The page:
The worst performing metal this week was silver, down 2.61 percent as hedge funds cut their net-long position to a five-week low. In negative economic news, U.S. home price gains in 20 cities decelerated in July for a 16th straight month. The S&P CoreLogic Case-Shiller index of property values increased 2 percent from a year earlier, which is the slowest since August 2012. U.S. consumer confidence saw the biggest drop since the start of 2019, falling to 125.1. This demonstrates that expectations for the economy are worsening, which poses a risk to household spending.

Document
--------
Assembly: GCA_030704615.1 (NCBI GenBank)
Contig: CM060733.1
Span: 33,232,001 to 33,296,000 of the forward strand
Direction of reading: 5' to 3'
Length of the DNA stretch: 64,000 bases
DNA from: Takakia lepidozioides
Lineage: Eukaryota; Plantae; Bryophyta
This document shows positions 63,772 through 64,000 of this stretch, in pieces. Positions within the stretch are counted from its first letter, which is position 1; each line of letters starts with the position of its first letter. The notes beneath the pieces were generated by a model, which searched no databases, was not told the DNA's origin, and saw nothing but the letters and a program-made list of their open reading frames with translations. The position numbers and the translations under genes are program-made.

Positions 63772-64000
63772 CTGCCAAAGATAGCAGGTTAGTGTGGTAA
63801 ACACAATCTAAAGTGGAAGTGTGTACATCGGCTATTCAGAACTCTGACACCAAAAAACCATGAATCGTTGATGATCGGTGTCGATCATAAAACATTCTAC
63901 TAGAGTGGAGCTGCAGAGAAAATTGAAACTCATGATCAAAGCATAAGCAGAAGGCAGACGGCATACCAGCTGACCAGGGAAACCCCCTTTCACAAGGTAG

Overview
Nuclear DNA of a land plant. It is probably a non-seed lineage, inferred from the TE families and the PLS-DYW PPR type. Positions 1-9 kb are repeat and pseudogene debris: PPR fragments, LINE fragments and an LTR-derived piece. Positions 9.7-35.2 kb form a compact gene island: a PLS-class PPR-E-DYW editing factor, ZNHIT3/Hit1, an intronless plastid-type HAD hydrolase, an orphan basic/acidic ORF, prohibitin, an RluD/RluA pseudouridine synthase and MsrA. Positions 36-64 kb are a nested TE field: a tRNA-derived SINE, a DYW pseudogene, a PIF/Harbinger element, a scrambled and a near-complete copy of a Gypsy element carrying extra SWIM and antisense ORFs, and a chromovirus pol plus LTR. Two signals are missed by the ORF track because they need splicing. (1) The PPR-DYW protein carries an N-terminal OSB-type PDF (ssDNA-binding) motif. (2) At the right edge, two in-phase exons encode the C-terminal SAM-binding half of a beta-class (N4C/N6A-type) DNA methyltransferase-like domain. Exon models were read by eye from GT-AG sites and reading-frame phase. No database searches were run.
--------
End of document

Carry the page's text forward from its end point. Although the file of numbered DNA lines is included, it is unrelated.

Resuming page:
Sibanye Gold Ltd. announced that it plans to cut 5,270 jobs at its Marikana platinum mines in South Africa as deadlocked wage negotiations with workers brought a strike closer, reports Bloomberg. The company is restructuring operations that it acquired when purchasing Lonmin Plc earlier this year that made it the world’s biggest platinum miner.
Discounts on gold in India have widened significantly due to muted retail demand and higher unofficial imports, according to the World Gold Council Market Intelligence Group. The gold discount was $28 in July and then widened to $55 an ounce in August. Gold demand out of India, the world’s second largest consumer, has weakened due to higher prices but could rise in the coming month as Diwali approaches.